Carl R. Darnall Army Medical Center - Health Library

Delirium Tremens

(DTs)

Definition

Delirium tremens (DTs) is a severe problem with how the brain works.

Adult Brain
Brain Man Face

The sudden withdrawal or decrease of alcohol can cause severe disturbances in the brain.

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Causes ^

People who drink large amounts of alcohol get DTs when they stop drinking. This can also happen when the intake is lowered. These changes are done suddenly.

Risk Factors ^

Your chances of DTs are higher if:

  • You're a heavy drinker or have a past problem with alcohol use disorder (AUD)
  • You've had DTs or other withdrawal problems in the past
  • You have other health problems outside of AUD

Symptoms ^

Symptoms start within 3-7 days once drinking stops or the amount is lowered. You may have:

  • Tremors of the hands, head, or body
  • Anxiety
  • Agitation
  • Sweating
  • Fast heartbeat—tachycardia
  • Fever
  • Nausea or vomiting
  • Sleeping problems
  • Bad dreams
  • Seizures
  • Hallucinations—seeing or hearing things that aren't there

If left untreated, DTs can result in death.

Diagnosis ^

You will be asked about your symptoms and health history. Your answers and a physical exam may point to withdrawal. You may have:

  • Blood tests
  • EEG—to test brain activity
  • MRI scan—to check a head injury or if you had seizures
  • Lumbar puncture—to check the fluid that protects the brain and spinal cord

Treatment ^

The goals are to:

  • Ease symptoms
  • Avoid complications
  • Get treated for AUD

Clearing of DTs depends on how severe your problems are. It may start in 12-24 hours, but it can take up to 7 days.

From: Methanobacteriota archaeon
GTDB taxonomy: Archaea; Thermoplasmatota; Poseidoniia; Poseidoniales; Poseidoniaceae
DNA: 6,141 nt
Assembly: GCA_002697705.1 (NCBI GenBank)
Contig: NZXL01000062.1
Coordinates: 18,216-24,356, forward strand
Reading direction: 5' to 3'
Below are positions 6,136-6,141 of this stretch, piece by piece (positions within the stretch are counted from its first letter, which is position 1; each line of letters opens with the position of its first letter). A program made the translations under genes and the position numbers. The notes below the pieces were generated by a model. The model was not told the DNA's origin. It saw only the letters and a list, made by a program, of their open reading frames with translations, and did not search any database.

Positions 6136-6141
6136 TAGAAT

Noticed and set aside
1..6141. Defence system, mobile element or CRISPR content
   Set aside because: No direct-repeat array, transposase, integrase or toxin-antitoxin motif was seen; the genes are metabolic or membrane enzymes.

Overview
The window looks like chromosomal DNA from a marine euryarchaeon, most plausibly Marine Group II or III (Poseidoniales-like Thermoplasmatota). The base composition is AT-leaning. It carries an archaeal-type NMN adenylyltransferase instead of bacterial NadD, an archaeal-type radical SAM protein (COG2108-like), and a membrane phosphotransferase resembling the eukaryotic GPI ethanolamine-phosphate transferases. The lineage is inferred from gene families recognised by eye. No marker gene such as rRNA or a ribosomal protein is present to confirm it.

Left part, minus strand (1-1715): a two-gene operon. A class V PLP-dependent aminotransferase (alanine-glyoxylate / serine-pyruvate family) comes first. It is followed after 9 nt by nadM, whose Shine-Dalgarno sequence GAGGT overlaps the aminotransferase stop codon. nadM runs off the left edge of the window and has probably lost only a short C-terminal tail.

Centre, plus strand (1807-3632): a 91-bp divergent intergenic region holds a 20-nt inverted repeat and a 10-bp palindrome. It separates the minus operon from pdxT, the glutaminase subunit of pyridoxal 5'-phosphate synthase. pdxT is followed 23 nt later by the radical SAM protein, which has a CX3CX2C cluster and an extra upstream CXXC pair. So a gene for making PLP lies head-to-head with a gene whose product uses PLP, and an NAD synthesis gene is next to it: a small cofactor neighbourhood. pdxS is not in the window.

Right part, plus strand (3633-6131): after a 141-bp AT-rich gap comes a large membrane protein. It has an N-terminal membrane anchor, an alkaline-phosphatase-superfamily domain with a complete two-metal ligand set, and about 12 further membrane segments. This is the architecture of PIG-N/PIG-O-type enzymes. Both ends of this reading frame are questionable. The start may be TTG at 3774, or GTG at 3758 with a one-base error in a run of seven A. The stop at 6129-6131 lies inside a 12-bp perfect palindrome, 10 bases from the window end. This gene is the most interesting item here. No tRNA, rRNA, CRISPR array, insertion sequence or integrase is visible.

Medicines

DTs may be treated with medicines used to control:

  • Anxiety, withdrawal, and problems with thinking
  • Seizures
  • Hallucinations or other mental problems
  • Pain
  • Blood pressure and heart rate

Vitamins and Fluids

Lack of vitamins and dehydration are common in more severe forms. They can be treated with IV:

Rehabilitation

AUD may be treated in a hospital or at home. It may involve single or group therapy. Many people seek support by joining groups such as Alcoholics Anonymous (AA).

Prevention ^

To prevent having DTs, drink in moderation. If you do drink large amounts on a regular basis, don't suddenly stop or reduce the amount on your own. Call your doctor. They will help you lower your intake safely.

RESOURCES:

Alcoholics Anonymous
https://www.aa.org

National Institute on Alcohol Abuse and Alcoholism
https://www.niaaa.nih.gov

CANADIAN RESOURCES:

Alcoholics Anonymous—Halifax Regional Municipality
http://www.aahalifax.org

Canadian Centre on Substance Use and Addiction
http://www.ccsa.ca

REFERENCES:

Alcohol withdrawal syndrome. EBSCO DynaMed Plus website. Available at:http://www.dynamed.com/topics/dmp~AN~T114807/Alcohol-withdrawal-syndrome. Updated January 17, 2017. Accessed August 21, 2018.

Alcohol withdrawal treatment, symptoms, and timeline. American Addiction Centers website. Available at: https://americanaddictioncenters.org/withdrawal-timelines-treatments/alcohol. Accessed August 21, 2018.

Barrons R, Roberts N. The role of carbamazepine and oxcarbazepine in alcohol withdrawal syndrome. J Clin Pharm Ther. 2010;35(2):153-67.

Bayard M, McIntyre J, Hill KR, Woodside J. Alcohol withdrawal syndrome. Am Fam Physician. 2004;69(6):1443-1450.

McKeon A, Frye MA, Delanty N. The alcohol withdrawal syndrome. J Neurol Neurosurg Psych. 2008;79(8):854-862.

Last reviewed June 2018 by EBSCO Medical Review Board Marcin Chwistek, MD  Last Updated: 8/21/2018